Genre: Comedy, Drama

Actor: Allison Busner, Christopher Abbott, Clyde Whitham, Craig Arnold, Gryffin Hanvelt, Henry Winkler, J.B. Smoove, Jared Abrahamson, Jerrod Carmichael, Jordan Blais, Lavell Crawford, Ryan McDonald, Sydney Van Delft, Tiffany Haddish

Director: Jerrod Carmichael

Rating: R

In the world of excavation and wonderous breakthroughs, Unknown: The Lost Pyramid is a refreshing take on archaeology by showing the discoveries of Egyptian history from native Egyptian archaeologists. Following Dr. Hawass and his mentee, Dr. Waziri, as they race against the elements of the desert, the documentary uses their passion and egos to spearhead the narrative. Thus, every step closer feels both prideful and invasive with the constant reminder that they're excavating 2000+-year-old tombs. Comprehensive explanations and illustrative cinematography illuminate the meticulous labor that goes into Egyptology.

Genre: Documentary, Drama

Actor: Zahi Hawass

Director: Max Salomon

, 2023

Dream is a sports dramedy that is susceptible to a lot of the genre’s cliches. Yes, we follow Hong-dae’s journey from being an egomaniac lone wolf to an empathetic team player. Of course, we get to witness all the heartwrenching backstories of the homeless football members. And sure, we even see get to see ourselves in Lee So-min (IU), the hardworking filmmaker who puts her all into this documentary in the hopes that it could somehow pay off her student loan debt. These are plotlines you’ve heard of before, and there are holes in a lot of them (like how it criticizes documentaries for exploiting sob stories while doing the same in the film, for instance). But at the end of the day, Dream only wants to be an uplifting feel-good movie and in that regard, it succeeds immensely. Say what you want about Seo-joon and his exaggerated yell-all way of acting, but the man knows how to draw out a chuckle from even the most reserved viewer. And paired with IU, who brings with her a plucky charm, the two can command an audience any which way they want. If you’re looking for a serious deep dive into the world of sports, the deceit of documentaries, and the complex reality of homelessness, Dream touches on a bit of that but don’t expect it to fully deliver. However, if you’re looking for an easy watch filled with delightful performances and feel-good moments, then Dream is your film.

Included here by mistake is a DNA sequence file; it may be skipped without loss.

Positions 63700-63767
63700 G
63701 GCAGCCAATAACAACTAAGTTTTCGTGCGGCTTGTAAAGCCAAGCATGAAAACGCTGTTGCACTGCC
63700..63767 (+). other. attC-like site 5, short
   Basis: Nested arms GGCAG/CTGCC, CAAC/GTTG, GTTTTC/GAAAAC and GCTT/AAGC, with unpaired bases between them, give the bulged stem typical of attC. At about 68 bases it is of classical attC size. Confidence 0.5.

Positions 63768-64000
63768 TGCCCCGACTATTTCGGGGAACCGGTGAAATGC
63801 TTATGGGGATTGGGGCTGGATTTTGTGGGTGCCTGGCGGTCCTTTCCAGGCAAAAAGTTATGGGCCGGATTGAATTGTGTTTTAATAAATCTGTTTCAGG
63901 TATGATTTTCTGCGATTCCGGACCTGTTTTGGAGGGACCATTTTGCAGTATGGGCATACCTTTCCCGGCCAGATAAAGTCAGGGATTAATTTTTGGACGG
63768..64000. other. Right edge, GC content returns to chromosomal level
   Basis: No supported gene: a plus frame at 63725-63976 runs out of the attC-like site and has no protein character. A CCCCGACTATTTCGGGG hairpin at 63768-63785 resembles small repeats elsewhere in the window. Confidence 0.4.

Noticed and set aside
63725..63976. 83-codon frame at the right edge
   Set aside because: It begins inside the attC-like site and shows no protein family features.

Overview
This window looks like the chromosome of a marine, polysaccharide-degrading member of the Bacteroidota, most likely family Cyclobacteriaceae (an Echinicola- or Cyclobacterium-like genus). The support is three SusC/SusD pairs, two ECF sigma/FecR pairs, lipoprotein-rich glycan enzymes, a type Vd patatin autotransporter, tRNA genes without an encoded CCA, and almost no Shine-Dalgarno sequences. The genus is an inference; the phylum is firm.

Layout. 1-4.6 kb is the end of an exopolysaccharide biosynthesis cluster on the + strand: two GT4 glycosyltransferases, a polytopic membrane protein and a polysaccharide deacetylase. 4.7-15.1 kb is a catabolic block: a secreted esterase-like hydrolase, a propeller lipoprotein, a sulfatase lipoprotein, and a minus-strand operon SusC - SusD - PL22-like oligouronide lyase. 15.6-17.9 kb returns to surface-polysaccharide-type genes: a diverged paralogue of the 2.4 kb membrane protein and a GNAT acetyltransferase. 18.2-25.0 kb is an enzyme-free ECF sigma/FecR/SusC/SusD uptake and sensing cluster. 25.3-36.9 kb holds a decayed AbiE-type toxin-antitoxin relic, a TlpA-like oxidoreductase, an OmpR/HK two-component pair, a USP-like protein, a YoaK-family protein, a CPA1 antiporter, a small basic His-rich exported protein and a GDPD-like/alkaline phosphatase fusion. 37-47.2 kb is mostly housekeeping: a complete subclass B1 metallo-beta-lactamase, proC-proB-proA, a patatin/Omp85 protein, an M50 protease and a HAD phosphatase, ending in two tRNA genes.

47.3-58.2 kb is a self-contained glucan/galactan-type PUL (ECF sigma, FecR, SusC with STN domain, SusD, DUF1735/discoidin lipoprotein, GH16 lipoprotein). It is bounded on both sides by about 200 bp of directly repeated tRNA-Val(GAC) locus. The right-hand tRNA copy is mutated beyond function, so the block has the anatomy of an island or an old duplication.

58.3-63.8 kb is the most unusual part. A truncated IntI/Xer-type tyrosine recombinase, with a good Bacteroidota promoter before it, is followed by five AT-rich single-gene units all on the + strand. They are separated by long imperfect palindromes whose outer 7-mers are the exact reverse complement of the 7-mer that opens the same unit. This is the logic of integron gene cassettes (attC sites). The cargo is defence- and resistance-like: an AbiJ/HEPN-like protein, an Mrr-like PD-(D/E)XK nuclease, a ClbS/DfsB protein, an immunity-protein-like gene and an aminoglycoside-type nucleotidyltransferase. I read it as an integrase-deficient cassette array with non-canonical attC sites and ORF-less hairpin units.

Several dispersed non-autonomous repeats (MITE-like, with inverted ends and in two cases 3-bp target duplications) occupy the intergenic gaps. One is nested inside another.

Genre: Comedy, Drama